However, today this dance is performed by most Rajasthani families, irrespective of their royal status. It is performed on special occasions and festivals such as Teej, Holi, Diwali, at the arrival of a newly wedded bride at her marital house and at the onset of the rainy season. Although this dance is now performed throughout the state, the major regions in Rajasthan that are famous for this dance include Udaipur, Jodhpur, Kota and Bundi. The people of each region perform this dance in their own distinct ways. In Udaipur, the dance performance is more musical and a lot of dance steps resemble the Garba dance of the neighboring state Gujarat. In Jodhpur, this dance involves intense limb movements while in Kota and Bundi, catchy and melodic tunes accompany this dance form which make the performance more impressive and vibrant.       


Ghoomar, also known as Jhumar, is a joyful dance that is either performed by a group of women wearing a veil on their head and donning traditional outfits, or the dance can also be performed solo. Traditionally in Bhil community, Ghoomar wasn’t just an act of dancing and singing but was meant to be symbolic of femininity. Young girls took part in this dance to make it known to everyone that they are stepping into womanhood. But today, this dance is performed by women of all ages.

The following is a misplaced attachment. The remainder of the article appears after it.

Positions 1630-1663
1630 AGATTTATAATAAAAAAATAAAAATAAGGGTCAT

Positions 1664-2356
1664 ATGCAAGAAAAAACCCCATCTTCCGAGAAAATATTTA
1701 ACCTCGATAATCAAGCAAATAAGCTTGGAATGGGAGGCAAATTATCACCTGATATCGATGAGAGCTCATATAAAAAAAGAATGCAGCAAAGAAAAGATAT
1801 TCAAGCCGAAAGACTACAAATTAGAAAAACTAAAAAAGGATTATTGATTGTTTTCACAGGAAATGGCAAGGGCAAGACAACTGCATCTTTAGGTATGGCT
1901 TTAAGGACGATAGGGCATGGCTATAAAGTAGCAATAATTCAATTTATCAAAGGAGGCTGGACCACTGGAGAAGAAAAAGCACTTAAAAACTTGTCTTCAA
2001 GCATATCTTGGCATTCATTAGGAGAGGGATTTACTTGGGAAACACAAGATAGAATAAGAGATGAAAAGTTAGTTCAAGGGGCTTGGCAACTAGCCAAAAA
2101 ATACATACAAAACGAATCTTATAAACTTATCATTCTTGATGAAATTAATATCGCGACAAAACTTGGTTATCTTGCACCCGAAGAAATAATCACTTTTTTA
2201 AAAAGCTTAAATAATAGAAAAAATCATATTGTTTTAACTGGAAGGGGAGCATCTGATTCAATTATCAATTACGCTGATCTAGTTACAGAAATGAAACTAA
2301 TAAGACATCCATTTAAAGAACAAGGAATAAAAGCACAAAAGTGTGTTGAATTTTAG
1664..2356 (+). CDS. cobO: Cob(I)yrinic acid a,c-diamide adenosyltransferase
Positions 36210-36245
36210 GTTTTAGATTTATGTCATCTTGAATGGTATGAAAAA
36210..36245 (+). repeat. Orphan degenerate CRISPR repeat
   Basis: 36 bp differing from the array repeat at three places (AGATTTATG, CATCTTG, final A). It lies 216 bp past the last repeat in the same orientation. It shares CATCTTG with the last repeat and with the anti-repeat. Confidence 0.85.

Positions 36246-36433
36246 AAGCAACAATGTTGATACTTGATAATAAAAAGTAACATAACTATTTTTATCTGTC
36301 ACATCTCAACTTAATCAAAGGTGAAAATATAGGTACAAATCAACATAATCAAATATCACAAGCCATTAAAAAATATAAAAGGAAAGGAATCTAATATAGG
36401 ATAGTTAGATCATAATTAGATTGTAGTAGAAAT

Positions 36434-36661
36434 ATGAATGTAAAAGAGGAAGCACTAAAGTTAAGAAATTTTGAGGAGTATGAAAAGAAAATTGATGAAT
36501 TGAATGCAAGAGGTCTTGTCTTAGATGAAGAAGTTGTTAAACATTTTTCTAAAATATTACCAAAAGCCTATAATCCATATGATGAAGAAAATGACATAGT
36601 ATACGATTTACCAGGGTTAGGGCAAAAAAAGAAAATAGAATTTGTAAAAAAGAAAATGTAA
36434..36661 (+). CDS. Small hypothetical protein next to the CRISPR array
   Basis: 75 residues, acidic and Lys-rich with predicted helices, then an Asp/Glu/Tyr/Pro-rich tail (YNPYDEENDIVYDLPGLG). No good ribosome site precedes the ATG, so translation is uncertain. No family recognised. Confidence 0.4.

The beauty of this dance is in its graceful movements that involve clapping with hands, swaying the hands, snapping of fingers, and spinning around while singing traditional songs. Some famous Ghoomar dance songs are ‘Chirmi Mhari Chirmali’, ‘Aave Hichki’, ‘Ghoomar Re Ghoomar Re’, ‘Mharo Gorband Nakhralo’ etc.  Ghoomar dancers move in a circular pattern with clockwise and anticlockwise steps. In the middle of the performance, the dancers sometimes unite their hands and even clap with their hands.